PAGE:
Training in Ramadan

When it comes to training in Ramadan, I think most people fall into one of three categories:

You’re a person who trains with great discipline and suddenly not training at all, you don’t know what to do with your time and feel your gains diminishing by the second (especially because you’re not eating either!); Or you’re a person who, after doing 18-hour fasts for a week and seeing a reduction in fat, you begin to think what if I could lose more? Or you’re just a person who would like to remain (somewhat) active in Ramadan, beyond walking. Whichever category you fall in, I hope to address your issues with this post.

Before I start, I do want to say that working out should go further down the list of priorities in Ramadan than it would do normally. Firstly, despite not eating, our time is limited. We don’t fast, simply not to eat, but in order to gain taqwa (God-consciousness) through fasting and prayer. That being said, if you feel you can devote some time every day doing light to moderate activity, read on!

To avoid the post sounding repetitive, I have listed some training advice below, which may or may not apply to you. I trust you’re smart enough to know where you are with your abilities and what should apply to you. If you do feel you need some personalised advice for your situation, feel free to get in touch via the comments field below (so it can benefit all!) or by email.

When should I work out?

Before Iftaar. This is when we’re in fat-burning mode and if you have the time and energy, a quick 10-minute workout could be all you need to strengthen and energise the body.

–  If there is a local 24-hour gym nearby, pay for a month’s membership if it’s no contract and go after Taraweeh. Although, do keep in mind: You would only really need a gym, if you needed the equipment in a gym and not if you’re doing bodyweight exercises. Even so a gym workout is not for long: 30 minutes is usually more than enough time to get some form of training effect (to tell your brain to spread the muscle and use the fat when fasting) with the bonus being it’s not fasted and the workout has not come after your main meal (plus, it’ll get you hungry enough to eat again for suhoor!)

– If workouts are hard to find the time or energy to do, have a deload month and work on mobility and range of motion through effective stretching and foam rolling at home. Use the time to recover. In fact, I believe everyone should be stretching every day, anyway.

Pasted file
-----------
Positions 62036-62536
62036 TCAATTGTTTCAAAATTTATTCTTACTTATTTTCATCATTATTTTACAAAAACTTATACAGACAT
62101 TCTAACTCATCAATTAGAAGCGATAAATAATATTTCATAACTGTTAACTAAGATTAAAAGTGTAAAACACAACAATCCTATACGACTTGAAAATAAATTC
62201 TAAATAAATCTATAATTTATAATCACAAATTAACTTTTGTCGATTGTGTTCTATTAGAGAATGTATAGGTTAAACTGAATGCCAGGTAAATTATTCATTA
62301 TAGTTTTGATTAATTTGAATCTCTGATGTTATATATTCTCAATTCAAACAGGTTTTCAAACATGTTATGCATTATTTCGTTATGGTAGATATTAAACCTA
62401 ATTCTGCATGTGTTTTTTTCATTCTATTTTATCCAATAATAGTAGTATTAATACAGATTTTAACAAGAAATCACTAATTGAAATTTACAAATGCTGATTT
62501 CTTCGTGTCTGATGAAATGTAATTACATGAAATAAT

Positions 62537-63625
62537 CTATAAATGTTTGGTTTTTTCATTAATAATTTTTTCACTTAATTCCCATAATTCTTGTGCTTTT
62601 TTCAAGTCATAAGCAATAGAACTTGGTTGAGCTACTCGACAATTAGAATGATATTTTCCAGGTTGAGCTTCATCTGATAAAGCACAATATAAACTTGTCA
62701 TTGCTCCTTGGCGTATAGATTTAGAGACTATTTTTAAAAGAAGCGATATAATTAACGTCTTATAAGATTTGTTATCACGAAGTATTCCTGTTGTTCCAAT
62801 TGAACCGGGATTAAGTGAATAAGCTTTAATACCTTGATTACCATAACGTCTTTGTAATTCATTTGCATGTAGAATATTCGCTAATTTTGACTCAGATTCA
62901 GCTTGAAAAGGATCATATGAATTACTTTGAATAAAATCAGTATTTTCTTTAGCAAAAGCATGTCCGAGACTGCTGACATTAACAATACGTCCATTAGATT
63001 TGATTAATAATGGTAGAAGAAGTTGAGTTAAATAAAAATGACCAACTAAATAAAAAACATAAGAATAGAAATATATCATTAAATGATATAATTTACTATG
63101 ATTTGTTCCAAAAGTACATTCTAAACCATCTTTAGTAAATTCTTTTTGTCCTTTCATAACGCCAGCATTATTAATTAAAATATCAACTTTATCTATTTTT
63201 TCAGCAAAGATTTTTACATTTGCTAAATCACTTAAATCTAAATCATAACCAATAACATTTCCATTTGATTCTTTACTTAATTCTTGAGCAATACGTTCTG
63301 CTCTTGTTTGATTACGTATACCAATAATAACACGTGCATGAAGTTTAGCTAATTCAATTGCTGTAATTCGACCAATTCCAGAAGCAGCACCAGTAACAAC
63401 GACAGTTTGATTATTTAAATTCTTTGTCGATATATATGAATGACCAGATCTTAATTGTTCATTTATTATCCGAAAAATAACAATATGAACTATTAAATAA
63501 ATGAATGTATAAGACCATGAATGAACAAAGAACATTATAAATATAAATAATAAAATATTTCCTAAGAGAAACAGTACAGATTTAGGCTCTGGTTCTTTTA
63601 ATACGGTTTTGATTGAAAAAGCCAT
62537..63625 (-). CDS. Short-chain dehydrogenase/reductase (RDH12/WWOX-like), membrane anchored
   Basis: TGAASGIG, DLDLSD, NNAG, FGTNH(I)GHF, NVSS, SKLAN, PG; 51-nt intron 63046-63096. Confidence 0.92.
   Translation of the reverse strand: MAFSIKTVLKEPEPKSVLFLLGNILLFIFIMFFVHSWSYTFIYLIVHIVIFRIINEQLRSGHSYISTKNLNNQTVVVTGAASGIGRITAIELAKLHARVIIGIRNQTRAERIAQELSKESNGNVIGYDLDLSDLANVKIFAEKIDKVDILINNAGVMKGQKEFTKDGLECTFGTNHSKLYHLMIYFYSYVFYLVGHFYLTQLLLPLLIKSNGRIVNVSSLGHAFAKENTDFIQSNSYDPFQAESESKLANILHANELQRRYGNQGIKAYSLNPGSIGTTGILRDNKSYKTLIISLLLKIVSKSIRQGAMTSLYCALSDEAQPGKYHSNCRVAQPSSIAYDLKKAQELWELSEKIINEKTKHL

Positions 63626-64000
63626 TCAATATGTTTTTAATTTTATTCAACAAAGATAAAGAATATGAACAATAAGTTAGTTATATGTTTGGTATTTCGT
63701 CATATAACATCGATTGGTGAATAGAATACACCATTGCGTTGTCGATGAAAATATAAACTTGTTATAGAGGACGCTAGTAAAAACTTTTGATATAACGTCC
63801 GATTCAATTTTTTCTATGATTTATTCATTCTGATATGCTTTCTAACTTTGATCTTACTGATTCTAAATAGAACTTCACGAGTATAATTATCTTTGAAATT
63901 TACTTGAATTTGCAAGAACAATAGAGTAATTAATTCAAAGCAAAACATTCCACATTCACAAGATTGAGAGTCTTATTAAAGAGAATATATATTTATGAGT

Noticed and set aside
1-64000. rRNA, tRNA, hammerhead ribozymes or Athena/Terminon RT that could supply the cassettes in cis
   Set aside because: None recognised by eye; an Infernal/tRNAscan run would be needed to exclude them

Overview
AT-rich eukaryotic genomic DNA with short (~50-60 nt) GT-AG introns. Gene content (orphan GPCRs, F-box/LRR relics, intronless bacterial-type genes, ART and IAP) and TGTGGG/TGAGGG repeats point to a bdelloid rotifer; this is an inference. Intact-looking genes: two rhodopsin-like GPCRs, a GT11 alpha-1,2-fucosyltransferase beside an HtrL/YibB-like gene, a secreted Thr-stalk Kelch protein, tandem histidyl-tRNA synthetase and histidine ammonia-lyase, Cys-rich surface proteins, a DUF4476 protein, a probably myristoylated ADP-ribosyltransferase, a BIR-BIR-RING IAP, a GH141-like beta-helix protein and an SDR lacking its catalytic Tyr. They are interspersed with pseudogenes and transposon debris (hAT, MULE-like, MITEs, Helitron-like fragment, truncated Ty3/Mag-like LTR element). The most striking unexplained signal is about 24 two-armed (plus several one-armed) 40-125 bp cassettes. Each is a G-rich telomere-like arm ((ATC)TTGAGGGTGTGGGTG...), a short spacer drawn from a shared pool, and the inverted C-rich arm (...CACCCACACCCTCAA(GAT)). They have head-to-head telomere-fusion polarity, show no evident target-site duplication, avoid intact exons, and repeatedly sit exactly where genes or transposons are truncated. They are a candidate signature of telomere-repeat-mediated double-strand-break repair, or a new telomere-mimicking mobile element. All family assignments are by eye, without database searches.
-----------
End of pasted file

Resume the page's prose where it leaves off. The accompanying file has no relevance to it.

What type of activity should I do?

Bodyweight exercises at home before Iftaar: air squats, burpees, pull ups, push-ups, sit ups, all keep the mechanics well oiled and provide  some training effect. To really feel the movement, do each rep slow and controlled. This isn’t about jacking up the heart rate or adding intensity, or using momentum from one rep to the next.

walkGo for a brisk walk before Iftaar. Sometimes a workout just isn’t on the cards and we have to accept it and do what we can with the time and energy we have. It’s okay if it’s not possible if your nutrition is on point. Most people operate on a calorie deficit in Ramadan anyway so it’s not the time to build muscle but in terms of fat loss, it’s a golden opportunity. It starts with food.



– If you do find you can get to a gym, and do some kind of power-lifting work, the following would apply:

  1. Do a very scaled back workout to what you would do normally. I think people ought to generally scale back in Ramadan anyway even if the workouts were not fasted. It takes time for the body to hydrate and absorb nutrients and going for maximal lifts could have a catabolic effect (muscle breaks down with no fuel to repair and therefore grow – counterproductive to what your aim would be).
  2. Do tempo lifts, e.g. on squats 3-seconds down, 1-second pause, come back up as fast as possible and then a 2-second pause. I do this in a 5 x 5 combination to maximise training effect without fatiguing you needing days to recover. Use this time to become stronger through the whole range of movement mobility-wise and own every position of the movement. Slow and controlled being the theme of all workouts.
  3. Only do compound lifts – leave out the accessory work. For one it takes time and secondly, accessory work will again overly fatigue you. I stick to 2 or 3 compound lifts in a 5 x 5 combo (squat, deadlift or bench variation), and be in and out of the gym in 30-45 mins (including warm up and cool down with 1-minute rest between sets).

I hope this goes some way in helping you plan your workouts around fasting and prayers this Ramadan.

As always, please feel free to comment or ask any burning you questions you might have below.


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